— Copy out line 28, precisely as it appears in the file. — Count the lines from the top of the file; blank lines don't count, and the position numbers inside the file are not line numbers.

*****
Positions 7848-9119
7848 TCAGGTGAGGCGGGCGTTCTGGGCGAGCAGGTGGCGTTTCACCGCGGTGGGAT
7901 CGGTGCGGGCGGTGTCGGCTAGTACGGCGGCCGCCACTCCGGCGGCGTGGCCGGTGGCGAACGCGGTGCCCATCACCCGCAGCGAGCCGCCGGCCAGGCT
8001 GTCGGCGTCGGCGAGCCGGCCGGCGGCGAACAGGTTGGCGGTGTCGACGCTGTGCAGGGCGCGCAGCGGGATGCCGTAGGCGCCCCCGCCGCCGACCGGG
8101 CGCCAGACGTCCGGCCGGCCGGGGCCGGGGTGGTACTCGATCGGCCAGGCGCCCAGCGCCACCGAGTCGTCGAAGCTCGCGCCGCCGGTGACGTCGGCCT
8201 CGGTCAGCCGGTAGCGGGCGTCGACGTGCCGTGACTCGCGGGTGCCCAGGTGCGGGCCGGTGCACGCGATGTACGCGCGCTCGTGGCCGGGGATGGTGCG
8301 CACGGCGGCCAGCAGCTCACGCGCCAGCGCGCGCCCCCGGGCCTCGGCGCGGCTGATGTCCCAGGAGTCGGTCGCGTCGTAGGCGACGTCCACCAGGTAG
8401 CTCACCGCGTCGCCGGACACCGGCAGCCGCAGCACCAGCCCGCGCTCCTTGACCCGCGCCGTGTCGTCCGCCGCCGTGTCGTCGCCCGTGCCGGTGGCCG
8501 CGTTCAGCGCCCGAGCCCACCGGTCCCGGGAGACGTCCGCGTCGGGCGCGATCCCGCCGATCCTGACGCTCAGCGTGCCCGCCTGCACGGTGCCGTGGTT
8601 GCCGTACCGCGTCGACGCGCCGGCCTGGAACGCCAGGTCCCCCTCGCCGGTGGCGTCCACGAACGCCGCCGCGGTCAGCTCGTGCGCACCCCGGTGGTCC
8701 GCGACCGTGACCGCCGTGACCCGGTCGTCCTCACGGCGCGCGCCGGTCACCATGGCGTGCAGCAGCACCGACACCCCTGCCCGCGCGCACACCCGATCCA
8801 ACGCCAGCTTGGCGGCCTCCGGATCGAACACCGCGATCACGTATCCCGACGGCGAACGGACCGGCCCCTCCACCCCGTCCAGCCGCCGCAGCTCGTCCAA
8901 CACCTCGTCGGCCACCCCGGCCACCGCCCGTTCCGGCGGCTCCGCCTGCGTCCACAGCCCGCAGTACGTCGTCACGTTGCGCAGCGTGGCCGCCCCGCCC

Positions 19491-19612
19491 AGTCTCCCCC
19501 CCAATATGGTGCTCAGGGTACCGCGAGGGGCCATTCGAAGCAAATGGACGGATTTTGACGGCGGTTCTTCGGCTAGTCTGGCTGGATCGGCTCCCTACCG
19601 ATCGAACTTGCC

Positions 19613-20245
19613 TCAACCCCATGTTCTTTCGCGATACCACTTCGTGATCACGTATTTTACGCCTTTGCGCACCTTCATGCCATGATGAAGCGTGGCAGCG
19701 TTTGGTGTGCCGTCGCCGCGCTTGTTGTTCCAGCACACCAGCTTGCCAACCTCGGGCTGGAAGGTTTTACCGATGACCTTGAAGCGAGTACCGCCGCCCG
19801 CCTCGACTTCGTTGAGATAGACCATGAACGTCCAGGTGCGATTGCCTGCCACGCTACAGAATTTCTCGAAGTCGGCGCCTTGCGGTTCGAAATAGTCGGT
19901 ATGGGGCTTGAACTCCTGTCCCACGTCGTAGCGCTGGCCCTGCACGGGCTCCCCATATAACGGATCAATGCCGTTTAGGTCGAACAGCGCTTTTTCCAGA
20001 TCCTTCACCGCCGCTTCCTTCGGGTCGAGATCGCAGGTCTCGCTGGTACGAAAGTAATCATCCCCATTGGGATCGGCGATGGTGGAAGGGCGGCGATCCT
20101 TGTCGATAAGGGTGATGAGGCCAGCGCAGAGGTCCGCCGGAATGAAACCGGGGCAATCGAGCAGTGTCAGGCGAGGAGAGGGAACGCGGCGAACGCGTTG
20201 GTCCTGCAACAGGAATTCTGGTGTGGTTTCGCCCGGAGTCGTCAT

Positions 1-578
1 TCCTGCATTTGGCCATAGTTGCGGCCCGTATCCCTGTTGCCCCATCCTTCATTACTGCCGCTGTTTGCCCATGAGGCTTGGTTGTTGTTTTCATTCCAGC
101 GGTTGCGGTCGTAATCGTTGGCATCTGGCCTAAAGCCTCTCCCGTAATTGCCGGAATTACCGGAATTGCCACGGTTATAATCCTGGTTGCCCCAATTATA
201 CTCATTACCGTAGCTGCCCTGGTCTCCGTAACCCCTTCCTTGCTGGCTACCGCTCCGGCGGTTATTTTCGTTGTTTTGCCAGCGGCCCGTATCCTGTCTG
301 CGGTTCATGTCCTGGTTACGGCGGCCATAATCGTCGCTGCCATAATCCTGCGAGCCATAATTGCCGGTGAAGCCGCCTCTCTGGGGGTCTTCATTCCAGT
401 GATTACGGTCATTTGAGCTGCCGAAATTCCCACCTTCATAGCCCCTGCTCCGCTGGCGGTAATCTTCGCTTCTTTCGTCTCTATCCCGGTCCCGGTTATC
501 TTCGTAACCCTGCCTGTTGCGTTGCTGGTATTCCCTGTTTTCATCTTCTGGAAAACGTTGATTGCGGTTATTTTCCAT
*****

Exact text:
101 GGTTGCGGTCGTAATCGTTGGCATCTGGCCTAAAGCCTCTCCCGTAATTGCCGGAATTACCGGAATTGCCACGGTTATAATCCTGGTTGCCCCAATTATA